Uncool and nowhere to scroll: The internet has become hostile to millennials like me

wAs I scrolled through a long collection of photos from a friend’s recent paddleboarding excursion in Cornwall, a wave of existentialism hit me. The toxic dopamine spikes from social media that once rocked my soul were now gone. In its place was a heavy shame. This place was sexy and fun, I thought, as I opened, closed, and then reopened the Instagram app. How pathetic it is to be a millennial addicted to social media.

Given that the definition of a millennial includes both a 28-year-old Gigi Hadid and a 42-year-old Pit Bull, it would be ill-advised for me to generalize the status to an entire generation. However, due to painstaking research (that runs until my eyes bleed) and the supposed predisposition of my age groups to turn literally every passing thought into a narcissistic and melodramatic state of the nation essay, I can officially declare that millennials they are finished. Thrown into the sea. We have no place online in 2023.

I felt the first pains of this digital shift during the pandemic when I gave in and synced my soul to TikTok. I’d abstained for a while, believing it might just be a blip, a temporary platform for dancing teens and sexual predators. While I wasn’t entirely wrong, it turns out the Chinese app had longevity and a much more sophisticated algorithm than anything I’d encountered before. Within hours she knew what I wanted and what I didn’t want, from niche music preferences to dietary needs and advice for incredibly specific physical and emotional ailments. I was amazed by it as a thriving ecosystem led and cared for by the generation following mine.

However, while my fringe interests were catered for, I quickly realized that this app was too hostile to someone in my demographic. Millennials have been mocked by its younger users for using the laughing emoji or zooming abnormally, liking Harry Potter or being addicted to caffeine. Even the experience of being on the app felt out of my comfort zone like walking into Vegas for a bachelor party, no sense of time passing, of how to get out, the lights glaring or flashing sinister, drugs too hardcore for on a Tuesday night.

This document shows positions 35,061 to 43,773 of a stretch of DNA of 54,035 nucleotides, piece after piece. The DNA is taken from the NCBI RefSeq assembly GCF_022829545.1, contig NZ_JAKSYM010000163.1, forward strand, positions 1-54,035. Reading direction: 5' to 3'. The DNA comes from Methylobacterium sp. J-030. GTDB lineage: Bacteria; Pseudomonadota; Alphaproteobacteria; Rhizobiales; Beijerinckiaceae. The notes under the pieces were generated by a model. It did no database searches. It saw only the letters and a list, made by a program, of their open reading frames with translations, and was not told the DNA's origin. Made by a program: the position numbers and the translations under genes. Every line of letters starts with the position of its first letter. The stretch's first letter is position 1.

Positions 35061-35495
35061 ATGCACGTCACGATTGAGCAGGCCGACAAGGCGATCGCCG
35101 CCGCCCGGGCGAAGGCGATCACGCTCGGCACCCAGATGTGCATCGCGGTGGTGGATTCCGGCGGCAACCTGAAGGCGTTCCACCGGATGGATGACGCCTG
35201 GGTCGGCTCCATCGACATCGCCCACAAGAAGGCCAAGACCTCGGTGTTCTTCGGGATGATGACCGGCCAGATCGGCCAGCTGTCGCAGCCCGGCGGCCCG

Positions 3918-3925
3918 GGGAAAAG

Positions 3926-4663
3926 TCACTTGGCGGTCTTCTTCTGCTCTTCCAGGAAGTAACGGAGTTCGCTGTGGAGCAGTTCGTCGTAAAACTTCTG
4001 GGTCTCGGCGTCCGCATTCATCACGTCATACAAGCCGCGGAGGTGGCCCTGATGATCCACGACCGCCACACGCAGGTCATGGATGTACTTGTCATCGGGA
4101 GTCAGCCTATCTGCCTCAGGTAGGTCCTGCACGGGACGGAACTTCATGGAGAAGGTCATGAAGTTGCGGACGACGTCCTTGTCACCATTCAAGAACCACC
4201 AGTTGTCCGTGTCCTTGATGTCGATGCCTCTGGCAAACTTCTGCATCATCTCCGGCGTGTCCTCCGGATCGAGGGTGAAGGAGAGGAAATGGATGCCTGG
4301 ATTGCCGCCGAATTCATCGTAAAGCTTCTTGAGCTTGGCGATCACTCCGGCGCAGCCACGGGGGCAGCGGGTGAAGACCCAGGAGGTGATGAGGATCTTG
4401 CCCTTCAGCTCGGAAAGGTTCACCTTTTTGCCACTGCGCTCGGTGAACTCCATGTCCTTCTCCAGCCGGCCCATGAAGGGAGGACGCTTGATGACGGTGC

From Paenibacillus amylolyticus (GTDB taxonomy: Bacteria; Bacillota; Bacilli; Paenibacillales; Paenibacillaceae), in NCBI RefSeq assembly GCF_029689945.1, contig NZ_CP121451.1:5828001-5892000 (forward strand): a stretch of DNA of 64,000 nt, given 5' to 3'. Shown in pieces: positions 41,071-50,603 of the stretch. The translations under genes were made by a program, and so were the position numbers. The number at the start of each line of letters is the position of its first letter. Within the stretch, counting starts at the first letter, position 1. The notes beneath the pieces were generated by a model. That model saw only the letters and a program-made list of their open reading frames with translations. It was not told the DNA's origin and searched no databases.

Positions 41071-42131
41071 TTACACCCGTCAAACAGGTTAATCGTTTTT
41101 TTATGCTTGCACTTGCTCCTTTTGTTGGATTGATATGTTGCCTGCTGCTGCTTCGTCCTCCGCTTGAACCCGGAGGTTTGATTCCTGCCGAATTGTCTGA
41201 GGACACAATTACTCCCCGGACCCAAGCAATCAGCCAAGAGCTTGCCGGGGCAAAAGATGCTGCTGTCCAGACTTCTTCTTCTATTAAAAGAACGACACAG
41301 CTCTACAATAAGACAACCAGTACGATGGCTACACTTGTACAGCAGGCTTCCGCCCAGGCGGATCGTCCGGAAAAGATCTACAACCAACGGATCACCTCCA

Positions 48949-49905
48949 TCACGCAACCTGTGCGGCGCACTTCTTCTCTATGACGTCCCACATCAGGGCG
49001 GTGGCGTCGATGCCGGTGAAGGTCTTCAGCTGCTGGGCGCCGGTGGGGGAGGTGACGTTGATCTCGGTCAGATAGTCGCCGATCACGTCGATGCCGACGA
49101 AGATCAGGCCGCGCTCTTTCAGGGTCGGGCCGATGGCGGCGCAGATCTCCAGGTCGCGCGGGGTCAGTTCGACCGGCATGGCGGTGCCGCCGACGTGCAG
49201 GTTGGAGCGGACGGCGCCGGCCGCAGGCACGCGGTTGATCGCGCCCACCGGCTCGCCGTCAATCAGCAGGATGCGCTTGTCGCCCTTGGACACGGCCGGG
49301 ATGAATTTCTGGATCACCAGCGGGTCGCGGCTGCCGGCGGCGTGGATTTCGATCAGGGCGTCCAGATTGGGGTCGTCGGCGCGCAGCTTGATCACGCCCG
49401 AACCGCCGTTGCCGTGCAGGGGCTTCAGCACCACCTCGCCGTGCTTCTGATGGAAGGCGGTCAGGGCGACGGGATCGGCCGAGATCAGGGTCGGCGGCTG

Millennials didn’t invent the internet. That was the Tim Berners-Lee boom. But millennials have created and curated much of the Web 2.0 and platforms that have dominated the last 20 years: Facebook, Instagram, Snapchat, Tinder and Bumble. Though I rarely post, I’ve been a staunch lurker, quietly evolving as the Internet does too: from early romantic escapades forged on MSN and music forums, to craving hipster hairdos on MySpace, fanatically following x-rated bloggers on Tumblr and not only.

There has been so much creative and subversive content made by Millennials over the past two decades, yet we are widely remembered for spearheading much-maligned modes of communication: like punctuating tweets with This., Thats it. This is the tweet., or Thanks for coming to my Ted Talk. Our loyalty to Pepto Bismol’s Millennial Pink, or duck-lip pout, for example, was even aesthetically affiliated with a kind of air head numbness. Because our voice and style were so dominant for such a stretch of digital history, it was difficult for us to subtly assimilate into a new domain.

Social media no longer holds that voyeuristic thrill that initially lured me into one that made me feel excited, intrigued, as if I could see another’s life in an unfiltered, unedited way

This dilemma, however, isn’t simply a matter of aging off the internet: social media isn’t a house party you’re shunned the moment you start considering orthopedic shoes or linger too long in front of boxes of Tena Lady. Instead, it’s a very specific millennial conundrum. TikTok continues to be the fastest growing platform, pioneering absurdist humor and tongue-in-cheek Gen Z. Facebook has become a safe haven for Boomers and Gen X, with its users having a 19% probability in more to share content than any other generation. They are active: engaged, creating community and conversations. The once college-focused networking website remains the UK’s biggest social media platform, led, at least from my feed, by 58-year-olds broadcasting their political grievances, nostalgic photos and warm renditions of new album Orbital. I visited Facebook with a sort of arrogance, assuming everyone was a Luddite who was missing out on the fun. Now I visit Facebook and feel a pang of jealousy that there are so many socially active friends, welcoming kind users who eagerly post, often to Orbital.